Ruth Tongue's sources (for her 1965 'Somerset Folklore) knew this as the Danish Camp, or perhaps even 'a Roman look-out or summer camp' (ah, a Roman summer camp, how sweet) and traditionally 'a band of Danish sea-robbers made it their fort while they preyed on the villages.' However, the women they kidnapped thought up a devious plan to get them all incapacitated, so one night while they were all feasting and drinking, the locals suddenly attacked and massacred the lot of them. 'On wild autumn nights at midnight they say you can still hear the revelry, followed by the clash of arms.' Only one of the Danes survived. A girl had fallen in love with the young musician boy who had fled before the battle, his harp slung over his shoulder. She sheltered him for several days until he was discovered - and killed. Afterwards his ghost was said to roam the slopes of Dowsborough - or 'Danesborough'- and heard singing faintly and plucking at his harp. To put it even more romantically (as Lawrence does in 'Somerset Legends'): "At times a startled pony pricks his ears at soft movements in the bracken and the notes of a muted song."
Tongue mentions that 'Wordsworth remembers him in a poem." Wordsworth did live for a time on the edge of the Quantocks. So no doubt 'The Danish Boy' http://www.bartleby.com/145/ww157.html
is the poem she refers to.
John Garland's 'Haunted Somerset' (2007) mentions Berta Lawrence's 'Quantock Country', in which she says: Near Danesborough Ring the Quantock woodmen swore they heard ghostly music issuing from underground, the revelling of Viking warriors feasting with wassail-cup and song.
Dowsborough is a hillfort in the Quantocks. It's covered in oaks, but perhaps there are some places you can look out and see the views along the coast. Inside the bank and ditch is a round barrow from the Bronze Age (possibly later reused as a beacon mound) - so this prominent hill wasn't ignored in times before the fort.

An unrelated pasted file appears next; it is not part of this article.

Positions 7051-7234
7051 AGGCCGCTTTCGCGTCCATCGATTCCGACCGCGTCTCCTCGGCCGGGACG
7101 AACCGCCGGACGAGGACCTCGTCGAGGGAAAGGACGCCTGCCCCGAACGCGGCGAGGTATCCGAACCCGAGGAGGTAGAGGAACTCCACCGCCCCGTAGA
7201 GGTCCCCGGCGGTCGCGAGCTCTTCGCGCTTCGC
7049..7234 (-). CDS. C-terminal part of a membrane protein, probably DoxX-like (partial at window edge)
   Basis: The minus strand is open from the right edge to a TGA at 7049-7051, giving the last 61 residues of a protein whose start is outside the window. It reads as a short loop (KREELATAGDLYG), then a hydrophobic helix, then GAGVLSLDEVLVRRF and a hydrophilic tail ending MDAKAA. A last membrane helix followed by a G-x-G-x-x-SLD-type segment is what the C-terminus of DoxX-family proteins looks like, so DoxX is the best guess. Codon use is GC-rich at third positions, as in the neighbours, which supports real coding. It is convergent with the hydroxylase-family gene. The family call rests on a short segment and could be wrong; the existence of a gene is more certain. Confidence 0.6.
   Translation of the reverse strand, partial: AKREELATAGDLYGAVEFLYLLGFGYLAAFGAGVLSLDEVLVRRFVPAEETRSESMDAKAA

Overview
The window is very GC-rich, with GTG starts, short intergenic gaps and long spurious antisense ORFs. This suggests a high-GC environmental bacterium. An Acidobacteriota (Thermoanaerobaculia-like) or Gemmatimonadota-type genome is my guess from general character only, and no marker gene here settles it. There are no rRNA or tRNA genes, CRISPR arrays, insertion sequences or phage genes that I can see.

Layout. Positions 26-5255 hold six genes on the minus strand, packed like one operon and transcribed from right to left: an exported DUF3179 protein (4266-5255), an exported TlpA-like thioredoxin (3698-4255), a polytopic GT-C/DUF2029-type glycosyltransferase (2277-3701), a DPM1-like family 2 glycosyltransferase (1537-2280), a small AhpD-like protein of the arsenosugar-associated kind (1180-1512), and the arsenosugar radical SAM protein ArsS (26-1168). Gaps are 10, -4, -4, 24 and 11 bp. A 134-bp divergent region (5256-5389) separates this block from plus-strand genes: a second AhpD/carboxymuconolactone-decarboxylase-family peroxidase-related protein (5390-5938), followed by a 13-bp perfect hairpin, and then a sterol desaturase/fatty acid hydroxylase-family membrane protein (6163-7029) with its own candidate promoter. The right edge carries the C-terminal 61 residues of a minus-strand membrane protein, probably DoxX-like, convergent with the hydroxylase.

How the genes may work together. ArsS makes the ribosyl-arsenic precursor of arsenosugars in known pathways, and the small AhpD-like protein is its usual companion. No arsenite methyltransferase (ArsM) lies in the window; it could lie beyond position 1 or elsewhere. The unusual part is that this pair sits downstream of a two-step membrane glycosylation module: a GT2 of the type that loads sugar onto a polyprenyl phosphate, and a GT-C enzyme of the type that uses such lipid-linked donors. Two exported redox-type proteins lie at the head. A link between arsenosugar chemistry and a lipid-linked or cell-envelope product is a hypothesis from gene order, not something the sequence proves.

To the south on the curiously named 'Robin Upright's Hill' is a spring called Lady's Fountain; to the south of this a prehistoric dyke known as Dead Woman's Ditch. One theory has it that the dead woman was a woodcutter's wife - he was hanged for her murder in the 1780s. But the info on 'MaGIc' says that a map exists with this name on it from before this date - maybe an insight into how folklore gets updated over time.
As the wood continues north of Dowsborough it becomes Shervage Wood, and this was the home of the infamous Gurt Vurm - a dragon who used to eat six or seven ponies and sheep at one sitting before settling down for a nap curled around the hills. He was as fat round as two or three great oak trees. Things were fine for a while, but then local people started noticing that their livestock was disappearing. A few went up the hill to see what was going on. They didn't come back. Everyone else was a bit loathe to go up there after that.